With e-commerce being fitted into their arsenals, retailers are now aiming to provide new experiences and greater convenience for shoppers. And while bricks-and-mortar stores will continue to exist, they are no longer places exclusively for shopping, but also must function as showrooms and fitting rooms.

Many modern shoppers now pick what they want online, search for the best price, find a time slot, choose how they want to pay, and wait for the item to be delivered to their home. However, many consumers still prefer the experience of physical stores, which are developing new attractions to keep customers coming back.

“Today’s consumer no longer goes shopping, but is shopping, all the time and everywhere,” said Willy Kruh, global chair of consumer markets at KPMG International.

With its new Central 4.0 concept, Thailand’s biggest retail group is aiming to provide a seamless online experience for shoppers inside its stores and anywhere else they may be. (Bangkok Post file photo)

“Nevertheless, despite the rise of online shopping, e-commerce still makes up a relatively small percentage of total retail spending.”

According to a report by eMarketer, worldwide retail sales totalled US$22 trillion in 2016, of which only 8.6% or $1.9 trillion was retail e-commerce. By 2020, total retail sales are expected to reach $27 trillion, with e-commerce accounting for 14.8% or $4 trillion.

Among those adapting to the new reality is Central Group, Thailand’s largest operator of department stores and shopping malls. Its new “Store as a Theatre” concept combines innovation and technology to offer customers more fun while shopping at Central department stores.

“Consumers nowadays no longer want only the products but they also want new experiences that are current or ahead of the trend. They also want convenience, promptness, support and responsiveness to personalised needs,” said Piyawan Leelasompop, vice-president of marketing at Central Group.


Retailers in Asia are keeping a close watch on their peers in North America, where e-commerce has eaten into the revenues of many big chains, to the point where some household names have started to close stores by the dozen. The “hollowing out” of shopping malls is another trend being observed in the United States.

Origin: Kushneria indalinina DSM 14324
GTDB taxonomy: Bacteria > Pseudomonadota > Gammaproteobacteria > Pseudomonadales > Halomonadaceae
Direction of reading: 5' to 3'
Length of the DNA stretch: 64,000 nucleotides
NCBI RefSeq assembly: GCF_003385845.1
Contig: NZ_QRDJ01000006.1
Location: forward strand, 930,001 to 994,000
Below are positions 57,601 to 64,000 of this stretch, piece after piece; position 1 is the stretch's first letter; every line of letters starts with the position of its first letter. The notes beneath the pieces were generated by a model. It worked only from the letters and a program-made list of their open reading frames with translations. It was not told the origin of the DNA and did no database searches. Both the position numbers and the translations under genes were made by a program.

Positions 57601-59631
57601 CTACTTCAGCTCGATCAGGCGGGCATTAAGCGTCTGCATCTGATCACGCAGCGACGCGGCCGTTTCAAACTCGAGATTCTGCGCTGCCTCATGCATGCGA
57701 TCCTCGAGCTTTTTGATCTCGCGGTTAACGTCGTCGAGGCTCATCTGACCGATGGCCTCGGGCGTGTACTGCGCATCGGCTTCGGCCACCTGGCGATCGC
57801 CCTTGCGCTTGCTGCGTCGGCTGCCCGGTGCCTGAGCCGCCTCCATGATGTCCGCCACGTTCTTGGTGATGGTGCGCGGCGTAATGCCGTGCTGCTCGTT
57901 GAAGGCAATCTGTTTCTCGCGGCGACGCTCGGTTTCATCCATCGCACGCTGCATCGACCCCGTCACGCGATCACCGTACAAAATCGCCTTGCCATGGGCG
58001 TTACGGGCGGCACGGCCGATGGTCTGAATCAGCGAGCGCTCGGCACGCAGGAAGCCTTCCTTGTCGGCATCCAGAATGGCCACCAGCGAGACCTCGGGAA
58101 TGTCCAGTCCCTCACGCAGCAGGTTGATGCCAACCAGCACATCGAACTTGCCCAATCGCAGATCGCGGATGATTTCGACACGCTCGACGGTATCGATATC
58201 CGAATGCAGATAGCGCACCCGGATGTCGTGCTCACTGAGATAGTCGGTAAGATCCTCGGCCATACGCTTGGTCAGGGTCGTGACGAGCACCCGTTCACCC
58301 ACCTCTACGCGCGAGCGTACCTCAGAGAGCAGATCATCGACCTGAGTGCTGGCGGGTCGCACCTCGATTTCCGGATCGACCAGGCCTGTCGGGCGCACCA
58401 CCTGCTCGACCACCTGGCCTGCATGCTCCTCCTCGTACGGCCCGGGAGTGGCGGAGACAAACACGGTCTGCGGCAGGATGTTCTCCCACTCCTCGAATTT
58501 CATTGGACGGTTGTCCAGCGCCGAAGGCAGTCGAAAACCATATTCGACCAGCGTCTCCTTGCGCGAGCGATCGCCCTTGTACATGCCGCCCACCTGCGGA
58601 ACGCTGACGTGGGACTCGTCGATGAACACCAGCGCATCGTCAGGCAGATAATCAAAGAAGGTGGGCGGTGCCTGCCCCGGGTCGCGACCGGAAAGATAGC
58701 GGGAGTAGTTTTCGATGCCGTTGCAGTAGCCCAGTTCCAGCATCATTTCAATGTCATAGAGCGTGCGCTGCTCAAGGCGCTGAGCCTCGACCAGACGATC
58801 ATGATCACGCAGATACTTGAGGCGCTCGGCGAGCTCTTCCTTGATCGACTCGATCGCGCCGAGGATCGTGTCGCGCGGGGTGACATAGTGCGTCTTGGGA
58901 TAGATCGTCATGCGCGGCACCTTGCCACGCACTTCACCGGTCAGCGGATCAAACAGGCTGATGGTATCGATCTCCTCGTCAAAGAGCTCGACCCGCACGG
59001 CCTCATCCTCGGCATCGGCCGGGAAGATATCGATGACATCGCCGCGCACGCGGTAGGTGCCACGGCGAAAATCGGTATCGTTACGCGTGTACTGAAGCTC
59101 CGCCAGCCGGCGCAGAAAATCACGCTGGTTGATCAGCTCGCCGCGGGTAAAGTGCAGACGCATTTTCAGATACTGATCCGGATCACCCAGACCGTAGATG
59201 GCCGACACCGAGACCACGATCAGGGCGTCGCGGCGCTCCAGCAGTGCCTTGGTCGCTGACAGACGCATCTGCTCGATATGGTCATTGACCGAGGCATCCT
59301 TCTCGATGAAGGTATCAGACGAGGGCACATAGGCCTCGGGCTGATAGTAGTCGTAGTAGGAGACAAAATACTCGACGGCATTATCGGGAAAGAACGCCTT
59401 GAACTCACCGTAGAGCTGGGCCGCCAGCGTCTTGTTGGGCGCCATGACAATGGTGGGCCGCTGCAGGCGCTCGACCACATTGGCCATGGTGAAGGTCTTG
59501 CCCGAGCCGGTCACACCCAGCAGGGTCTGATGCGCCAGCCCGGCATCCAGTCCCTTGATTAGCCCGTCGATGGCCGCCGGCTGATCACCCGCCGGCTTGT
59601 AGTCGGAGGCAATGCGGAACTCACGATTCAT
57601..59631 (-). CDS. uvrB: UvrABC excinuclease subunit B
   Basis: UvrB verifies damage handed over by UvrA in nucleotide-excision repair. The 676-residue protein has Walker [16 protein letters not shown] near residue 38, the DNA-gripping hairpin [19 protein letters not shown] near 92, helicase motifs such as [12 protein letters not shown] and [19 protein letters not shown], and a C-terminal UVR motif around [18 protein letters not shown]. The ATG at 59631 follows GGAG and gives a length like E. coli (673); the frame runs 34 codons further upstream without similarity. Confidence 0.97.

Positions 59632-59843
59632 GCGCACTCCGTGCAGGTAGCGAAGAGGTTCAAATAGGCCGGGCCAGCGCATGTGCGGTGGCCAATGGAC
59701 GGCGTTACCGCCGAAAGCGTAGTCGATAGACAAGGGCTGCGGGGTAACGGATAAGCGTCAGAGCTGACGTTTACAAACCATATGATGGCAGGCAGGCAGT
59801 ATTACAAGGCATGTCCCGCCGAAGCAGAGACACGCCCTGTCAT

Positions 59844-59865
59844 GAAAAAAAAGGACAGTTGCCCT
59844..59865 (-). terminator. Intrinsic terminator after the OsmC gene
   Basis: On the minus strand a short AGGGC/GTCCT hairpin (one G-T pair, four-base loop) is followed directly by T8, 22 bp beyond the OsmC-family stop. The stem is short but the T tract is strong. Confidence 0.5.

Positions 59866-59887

“This is not a cyclical issue,” said Jason Mudrick, whose $1.6-billion Mudrick Capital Management specialises in distressed investments. “It is secular issue, a forever trend. This is the Amazon effect and it is here forever.”

In 2015 alone, about 6,400 shopping malls closed in the United States. American Apparel, which had $633 million in sales and more than 200 stores in 20 countries in 2013, is now bankrupt and was sold to Gildan, a Canadian apparel company, for $103 million in January this year. Rue21, an American retailer to young men and women with 1,194 locations in 48 states, this month announced plans to close 400 stores. Also struggling are American Eagle, Abercrombie & Fitch and Aeropostale.

JC Penney, Macy’s and Sears are also turning off the lights in malls across the US as they adjust to changing tastes and the shift to online spending. Macy’s plans to close 68 stores, resulting in 10,000 job losses. JC Penney shrank from 1,104 stores in 2012 to 1,013 at the end of 2016. It plans to close another 138 locations this year.

Retailers in the US cut 30,000 jobs in February alone, industry figures showed.

A similar level of technological disruption is on its way to Southeast Asia but some of the region’s retailers are still unaware of the looming threat, says Anson Bailey, leader of consumer markets in Asia Pacific at KPMG in Hong Kong.

“Everyone has a plan until they are punched in the face,” he said, quoting Mike Tyson, “and you are about to get punched in the face if you don’t do anything.

“There is a chance that we will see the fall of…